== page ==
Norwood Ephemera

Several years ago, whilst rummaging through boxes at The Old Ephemera & Newspaper Shop in Kinnerton Street SW1 (is it still there?) I found and bought Drane & Co’s Price List. Drane & Co. were Dispensing Chemists of 56 Knights Hill Road, West Norwood. This booklet came to light again when, in my post retirement zeal to sort out the contents of my home, I found it in a box file labelled 15 years ago (!): ‘TO SORT’.

Drane & Co. were first listed at this address in directories in 1886, the address being then at the recently built 5 West Parade. By 1889 this is listed as the West Parade Pharmacy, 56 Knights Hill Road, between the Ironmonger at number 54, adjacent to the Jews’ Hospital cab stand, and the Baker at 58. The last listing of Drane & Co. chemist, at 56, is in 1899. By 1901 Sidney W Dawson, Chemist, was listed and a new parade of shops occupied the cab stand site.

All these shops are still there almost opposite West Norwood station. Number 56, recently a print shop, is empty at the time of writing. The two Parades are easily identified, much of the external features remain, including those of some of the shops.

The Price List, produced sometime between 1893, from dates given on advertisements, and 1898, allowing for the lapse of time in publishing Kelly’s Directory, makes fascinating reading. The front cover advertises the availability, for cash only, of drugs, patent medicines, herbs, toilet and nursery requisites, perfumery, surgical instruments, teas etc. A drawing of a limp–eyed Victoria lady advertises Dr. Tibbald’s Blood Tonic. ‘The Great Blood & Skin Medicine’. Twenty-four pages contain further advertisements and a long stock list.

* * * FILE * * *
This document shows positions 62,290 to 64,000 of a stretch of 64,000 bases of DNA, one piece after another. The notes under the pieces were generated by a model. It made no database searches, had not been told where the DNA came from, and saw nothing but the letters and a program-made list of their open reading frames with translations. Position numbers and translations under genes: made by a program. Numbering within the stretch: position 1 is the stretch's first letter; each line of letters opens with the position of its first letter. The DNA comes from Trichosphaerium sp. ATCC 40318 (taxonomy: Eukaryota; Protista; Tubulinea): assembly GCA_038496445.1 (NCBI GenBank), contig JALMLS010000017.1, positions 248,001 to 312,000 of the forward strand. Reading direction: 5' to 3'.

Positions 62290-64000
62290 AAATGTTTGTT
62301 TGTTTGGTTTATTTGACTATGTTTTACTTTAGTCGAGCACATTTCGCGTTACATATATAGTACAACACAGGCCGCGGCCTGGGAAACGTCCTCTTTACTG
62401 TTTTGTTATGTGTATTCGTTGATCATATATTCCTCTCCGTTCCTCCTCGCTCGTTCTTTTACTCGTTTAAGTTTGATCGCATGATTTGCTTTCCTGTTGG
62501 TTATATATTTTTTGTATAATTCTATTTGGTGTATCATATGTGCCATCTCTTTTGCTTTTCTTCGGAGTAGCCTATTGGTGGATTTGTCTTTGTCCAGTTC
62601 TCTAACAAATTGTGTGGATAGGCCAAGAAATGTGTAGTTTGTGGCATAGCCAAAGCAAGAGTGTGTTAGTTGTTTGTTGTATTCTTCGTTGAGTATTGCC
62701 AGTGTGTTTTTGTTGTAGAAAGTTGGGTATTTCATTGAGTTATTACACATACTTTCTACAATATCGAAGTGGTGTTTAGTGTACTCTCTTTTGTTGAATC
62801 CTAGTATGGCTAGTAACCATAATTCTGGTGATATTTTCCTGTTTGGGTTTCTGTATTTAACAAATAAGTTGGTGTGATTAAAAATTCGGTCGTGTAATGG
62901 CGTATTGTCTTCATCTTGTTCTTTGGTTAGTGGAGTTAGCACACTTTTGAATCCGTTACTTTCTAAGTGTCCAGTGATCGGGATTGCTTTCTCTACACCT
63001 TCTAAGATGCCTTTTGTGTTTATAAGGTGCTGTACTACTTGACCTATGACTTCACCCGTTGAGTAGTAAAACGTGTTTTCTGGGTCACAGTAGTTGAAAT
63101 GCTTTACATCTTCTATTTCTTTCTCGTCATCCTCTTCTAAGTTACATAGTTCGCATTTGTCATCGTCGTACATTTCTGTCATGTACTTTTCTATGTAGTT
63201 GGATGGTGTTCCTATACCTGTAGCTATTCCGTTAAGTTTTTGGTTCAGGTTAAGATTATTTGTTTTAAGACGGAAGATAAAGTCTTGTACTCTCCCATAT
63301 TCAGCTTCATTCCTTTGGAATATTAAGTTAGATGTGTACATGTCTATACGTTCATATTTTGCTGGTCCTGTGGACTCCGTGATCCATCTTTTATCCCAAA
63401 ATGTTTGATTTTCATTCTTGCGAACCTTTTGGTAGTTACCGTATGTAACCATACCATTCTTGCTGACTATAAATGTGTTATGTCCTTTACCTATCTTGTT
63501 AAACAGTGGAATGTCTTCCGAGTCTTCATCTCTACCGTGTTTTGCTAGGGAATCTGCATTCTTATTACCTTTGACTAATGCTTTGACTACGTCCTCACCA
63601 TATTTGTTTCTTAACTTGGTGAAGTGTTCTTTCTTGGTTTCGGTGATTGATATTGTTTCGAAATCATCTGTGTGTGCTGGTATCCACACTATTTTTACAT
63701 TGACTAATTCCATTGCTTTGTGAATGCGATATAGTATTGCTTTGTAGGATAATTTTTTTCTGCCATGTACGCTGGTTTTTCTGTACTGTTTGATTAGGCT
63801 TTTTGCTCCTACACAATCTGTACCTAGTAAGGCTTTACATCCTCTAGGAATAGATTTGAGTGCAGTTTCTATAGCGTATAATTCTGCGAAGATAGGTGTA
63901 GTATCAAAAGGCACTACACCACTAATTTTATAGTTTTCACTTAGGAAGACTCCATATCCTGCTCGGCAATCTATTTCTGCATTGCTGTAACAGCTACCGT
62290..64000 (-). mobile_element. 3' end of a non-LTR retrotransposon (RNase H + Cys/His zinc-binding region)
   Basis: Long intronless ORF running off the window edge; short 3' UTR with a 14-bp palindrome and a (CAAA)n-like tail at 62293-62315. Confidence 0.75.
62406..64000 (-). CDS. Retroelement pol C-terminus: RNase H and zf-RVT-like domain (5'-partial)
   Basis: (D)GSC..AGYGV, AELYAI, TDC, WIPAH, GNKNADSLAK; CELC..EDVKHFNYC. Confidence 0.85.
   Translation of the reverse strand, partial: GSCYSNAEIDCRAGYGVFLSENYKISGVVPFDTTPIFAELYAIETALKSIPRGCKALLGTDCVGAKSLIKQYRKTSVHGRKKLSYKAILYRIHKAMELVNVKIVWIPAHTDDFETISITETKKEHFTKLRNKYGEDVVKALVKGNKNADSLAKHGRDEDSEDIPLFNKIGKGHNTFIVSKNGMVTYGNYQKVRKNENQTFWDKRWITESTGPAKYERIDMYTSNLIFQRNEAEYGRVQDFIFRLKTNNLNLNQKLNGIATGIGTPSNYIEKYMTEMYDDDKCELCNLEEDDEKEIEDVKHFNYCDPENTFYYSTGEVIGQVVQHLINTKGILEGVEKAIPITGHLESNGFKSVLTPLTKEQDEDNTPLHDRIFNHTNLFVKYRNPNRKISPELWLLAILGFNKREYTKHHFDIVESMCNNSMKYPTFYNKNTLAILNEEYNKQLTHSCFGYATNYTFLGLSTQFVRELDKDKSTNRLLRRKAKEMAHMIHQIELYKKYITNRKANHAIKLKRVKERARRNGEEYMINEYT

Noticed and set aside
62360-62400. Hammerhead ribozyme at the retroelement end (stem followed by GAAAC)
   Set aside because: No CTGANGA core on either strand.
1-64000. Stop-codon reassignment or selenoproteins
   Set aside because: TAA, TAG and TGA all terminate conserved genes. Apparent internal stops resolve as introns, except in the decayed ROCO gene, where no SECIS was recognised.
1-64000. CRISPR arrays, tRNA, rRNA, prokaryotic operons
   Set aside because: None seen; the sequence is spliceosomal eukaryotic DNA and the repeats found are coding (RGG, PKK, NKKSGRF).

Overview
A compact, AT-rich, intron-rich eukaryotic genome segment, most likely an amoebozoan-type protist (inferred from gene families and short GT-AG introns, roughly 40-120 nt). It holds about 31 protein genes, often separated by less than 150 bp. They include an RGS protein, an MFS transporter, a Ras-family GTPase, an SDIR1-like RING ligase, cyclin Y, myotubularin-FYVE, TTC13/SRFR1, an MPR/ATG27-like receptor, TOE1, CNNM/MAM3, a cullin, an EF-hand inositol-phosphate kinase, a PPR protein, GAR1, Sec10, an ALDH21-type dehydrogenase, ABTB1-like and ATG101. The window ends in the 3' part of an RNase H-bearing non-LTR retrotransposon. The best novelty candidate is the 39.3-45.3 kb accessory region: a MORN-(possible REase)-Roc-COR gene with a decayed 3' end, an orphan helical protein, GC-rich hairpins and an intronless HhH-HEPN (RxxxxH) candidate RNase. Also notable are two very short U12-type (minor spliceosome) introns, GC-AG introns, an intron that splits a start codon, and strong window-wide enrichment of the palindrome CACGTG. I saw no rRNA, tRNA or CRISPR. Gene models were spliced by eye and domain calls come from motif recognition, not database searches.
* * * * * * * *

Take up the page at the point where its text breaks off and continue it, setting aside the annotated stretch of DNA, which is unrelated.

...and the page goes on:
Readers are assured that Clarkson’s Embrocation can be used internally, to cure cholera, spasms and all bowel complaints: and externally, to cure everything from gout and sciatica to toothache, cuts and sprains. It was honoured with medals in Tasmania and Jamaica. On application to the manufacturer, a list could be obtained of the thousands cured by it in the influenza outbreaks of 1891 and 92. All this for between 1s. 1d. and 11 shillings a bottle!

Drane & Co advertised all goods were delivered free within a radius of two miles. Goods (apart from Mineral Waters) worth above five shillings (25p) were delivered free whatever the distance. Weekday opening hours were from 8 a.m to 9 p.m; on Saturday until 10.30 p.m.; and on Sunday for a few hours in the evening. Prescriptions had to be left before 6 p.m. to ensure same day delivery. Mixtures under 2 ounces cost 6d and powders cost up to 1 shilling (5p) a dozen; prices which are comparatively high when considered now.

Many names are still familiar today’ Robinson’s barley, Beecham’s pills, Benger’s Food and Bovril to name but four from page 7. A frightening amount of drugs, from antimony (1d per ounce) and creosote (6d) to saltpetre and zinc sulphate are listed. One could also obtain five different enemas, horse and cattle medicines and Crystal Palace John Bond’s marking ink among the usual requisites.

I have recently sold this booklet to a well-known local historian. I am sure it will be displayed at one of his exhibitions – far better than being hidden in my box file.

Judy Harris

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